Abdominal distension in ICU patient

Ali Jad Abdelwahab Yousef

PAMJ. 2019; 33:204. Published 15 Jul 2019 | doi:10.11604/pamj.2019.33.204.13334

A 77 year old male, who is known to be diabetic and hypertensive, underwent left hip replacement three months ago. He developed major complications including infections and pulmonary embolism for which he is still hospitalized. Three days ago he became tachypnic, tachycardic, hyopotensive and collapsed suddenly after development of massive abdominal distension with opstipation. He was intubated and surgical consultation sought. His physical examination disclosed a huge distended tense abdomen with tympanic note, absent bowel sounds and empty dilated rectum. He was afebrile with mild leukocytosis .Presence of peritonitis could not be assessed because the patient was unconscious. Portable plain abdomen X-ray was obtained (A). The patient diagnosis was acute colonic pseudo-obstruction (ACPO), also known as Ogilvie's syndrome, which has the clinical and radiological pictures of colonic obstruction without mechanical cause. The patient was treated surgically for fear of imminent perforation. The whole colon was massively dilated but there was no perforation. Cecostomy was done and the bowel was decompressed and the patient improved significantly. He died after one month due to co morbidities. In mechanical obstruction such as volvulus, the course will be more dramatic with rapid progression towards perforation and peritonitis. In ischemic colitis the patient prominent complaint will be severe pain associated with bloody diarrhea. On the other hand, in toxic megacolon the patient will be one, who is acutely ill, febrile, with bloody diarrhea and leukocytosis.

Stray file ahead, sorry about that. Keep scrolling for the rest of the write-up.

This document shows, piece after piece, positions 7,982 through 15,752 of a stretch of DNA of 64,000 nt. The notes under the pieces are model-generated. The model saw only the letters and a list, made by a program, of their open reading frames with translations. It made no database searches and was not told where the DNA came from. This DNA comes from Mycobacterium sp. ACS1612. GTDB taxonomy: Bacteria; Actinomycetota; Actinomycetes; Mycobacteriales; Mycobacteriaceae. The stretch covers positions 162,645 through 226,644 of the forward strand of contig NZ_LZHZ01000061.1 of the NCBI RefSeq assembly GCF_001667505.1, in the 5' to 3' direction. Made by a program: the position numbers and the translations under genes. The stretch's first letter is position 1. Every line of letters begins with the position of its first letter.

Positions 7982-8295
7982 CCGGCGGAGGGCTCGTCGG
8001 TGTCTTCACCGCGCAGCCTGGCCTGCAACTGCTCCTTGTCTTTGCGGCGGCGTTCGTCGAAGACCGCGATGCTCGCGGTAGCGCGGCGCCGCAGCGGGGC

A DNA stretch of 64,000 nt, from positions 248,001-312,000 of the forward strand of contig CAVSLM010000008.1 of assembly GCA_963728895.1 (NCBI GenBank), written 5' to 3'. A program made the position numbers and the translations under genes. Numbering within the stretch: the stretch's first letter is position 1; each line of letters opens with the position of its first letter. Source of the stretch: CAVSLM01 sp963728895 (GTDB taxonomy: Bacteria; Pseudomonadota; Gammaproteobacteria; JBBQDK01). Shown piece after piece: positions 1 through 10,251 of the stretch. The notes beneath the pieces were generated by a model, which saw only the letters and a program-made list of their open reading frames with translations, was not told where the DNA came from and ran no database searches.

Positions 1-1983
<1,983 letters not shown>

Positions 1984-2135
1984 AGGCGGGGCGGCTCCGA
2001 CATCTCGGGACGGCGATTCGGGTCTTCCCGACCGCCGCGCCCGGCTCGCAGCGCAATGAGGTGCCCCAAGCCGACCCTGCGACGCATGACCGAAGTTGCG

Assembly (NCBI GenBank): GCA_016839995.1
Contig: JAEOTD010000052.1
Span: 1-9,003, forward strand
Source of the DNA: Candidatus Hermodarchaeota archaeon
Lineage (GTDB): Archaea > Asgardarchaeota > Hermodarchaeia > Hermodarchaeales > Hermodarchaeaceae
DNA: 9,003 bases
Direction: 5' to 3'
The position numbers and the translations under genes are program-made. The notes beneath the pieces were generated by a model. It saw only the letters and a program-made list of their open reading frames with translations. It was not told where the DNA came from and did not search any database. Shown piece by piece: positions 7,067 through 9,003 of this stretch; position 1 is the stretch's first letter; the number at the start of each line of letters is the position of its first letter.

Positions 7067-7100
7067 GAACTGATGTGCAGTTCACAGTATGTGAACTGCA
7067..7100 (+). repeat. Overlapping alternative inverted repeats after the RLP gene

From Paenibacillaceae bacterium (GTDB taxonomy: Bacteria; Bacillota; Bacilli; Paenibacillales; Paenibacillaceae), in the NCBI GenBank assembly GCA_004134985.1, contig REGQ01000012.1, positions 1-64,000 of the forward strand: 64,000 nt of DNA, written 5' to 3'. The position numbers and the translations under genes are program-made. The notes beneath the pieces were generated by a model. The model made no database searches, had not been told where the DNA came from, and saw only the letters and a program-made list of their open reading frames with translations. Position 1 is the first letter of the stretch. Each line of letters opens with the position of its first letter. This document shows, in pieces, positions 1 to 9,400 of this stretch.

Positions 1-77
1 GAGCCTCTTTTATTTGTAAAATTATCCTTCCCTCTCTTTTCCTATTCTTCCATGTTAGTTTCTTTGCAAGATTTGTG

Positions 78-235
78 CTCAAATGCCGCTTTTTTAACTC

Corresponding author
Ali Jad Abdelwahab Yousef, Surgery Department, Faculty of Medicine, Yarmouk University, Irbid, Jordan (alijad@yu.edu.jo)

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